Although there is some contention on whether or not the science is referring to smelling hydrogen sulfide, the research itself looked at how that rotten egg-smelling gas can help protect diseased cells from deteriorating in animals. And it has to do with something called mitochondria, a part of cells responsible for energy production, per Healthline.
Mitochondria are what give cells power, so to speak. When we fall ill with health conditions that cause damage to cells in our arteries or veins, mitochondria produce their own hydrogen sulfide to protect the cells from dying. But when the disease progresses, this ability diminishes as well. The scientists created a mimicked version of hydrogen sulfide, which they named AP39 and exposed to the diseased cells. According to study co-author Matt Whiteman, a professor at the University of Exeter Medical School (via New York Post), “Our results indicate that if stressed cells are treated with AP39, mitochondria are protected and cells stay alive.”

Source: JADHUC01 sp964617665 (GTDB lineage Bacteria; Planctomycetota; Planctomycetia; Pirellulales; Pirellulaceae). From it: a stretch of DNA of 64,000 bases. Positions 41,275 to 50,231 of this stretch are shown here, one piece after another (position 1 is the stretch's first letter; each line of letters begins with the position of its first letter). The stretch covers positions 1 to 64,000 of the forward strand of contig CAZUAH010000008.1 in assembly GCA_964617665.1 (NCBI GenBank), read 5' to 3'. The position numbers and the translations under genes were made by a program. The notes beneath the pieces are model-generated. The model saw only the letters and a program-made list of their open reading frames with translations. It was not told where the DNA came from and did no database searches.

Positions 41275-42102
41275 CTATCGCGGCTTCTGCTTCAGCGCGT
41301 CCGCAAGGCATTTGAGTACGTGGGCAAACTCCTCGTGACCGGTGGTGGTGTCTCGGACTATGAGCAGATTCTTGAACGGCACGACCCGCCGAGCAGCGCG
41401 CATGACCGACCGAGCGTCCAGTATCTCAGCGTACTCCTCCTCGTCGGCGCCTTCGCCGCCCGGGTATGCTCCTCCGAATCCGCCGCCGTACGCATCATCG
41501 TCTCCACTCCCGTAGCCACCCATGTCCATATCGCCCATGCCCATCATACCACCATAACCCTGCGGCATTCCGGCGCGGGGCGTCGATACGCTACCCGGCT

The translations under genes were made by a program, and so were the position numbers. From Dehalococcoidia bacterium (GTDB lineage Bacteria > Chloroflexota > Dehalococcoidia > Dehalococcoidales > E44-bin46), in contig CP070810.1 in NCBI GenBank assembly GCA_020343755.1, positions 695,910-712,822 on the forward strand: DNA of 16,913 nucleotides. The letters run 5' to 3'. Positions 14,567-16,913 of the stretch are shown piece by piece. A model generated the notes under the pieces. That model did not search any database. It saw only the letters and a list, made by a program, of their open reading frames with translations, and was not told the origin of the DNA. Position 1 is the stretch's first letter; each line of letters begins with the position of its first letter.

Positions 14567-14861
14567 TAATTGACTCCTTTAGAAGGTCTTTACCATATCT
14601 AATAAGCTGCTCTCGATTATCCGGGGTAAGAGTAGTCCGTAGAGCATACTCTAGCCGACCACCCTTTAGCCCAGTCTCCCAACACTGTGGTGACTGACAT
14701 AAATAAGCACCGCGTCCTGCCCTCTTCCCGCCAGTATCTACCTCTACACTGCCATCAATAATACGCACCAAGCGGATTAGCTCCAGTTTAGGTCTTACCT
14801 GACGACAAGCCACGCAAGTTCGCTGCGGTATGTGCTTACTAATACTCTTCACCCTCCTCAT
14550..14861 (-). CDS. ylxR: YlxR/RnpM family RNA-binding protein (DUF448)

While news reports were quick to translate this to mean we ought to be smelling our own farts, professor of anesthesiology at the University of Texas in Galveston, Dr. Csaba Szabo, thinks otherwise (via NBC News). While not discounting the potential for artificially created hydrogen sulfide to boost cell health, he added that “none of this research says you should go and inhale farts.”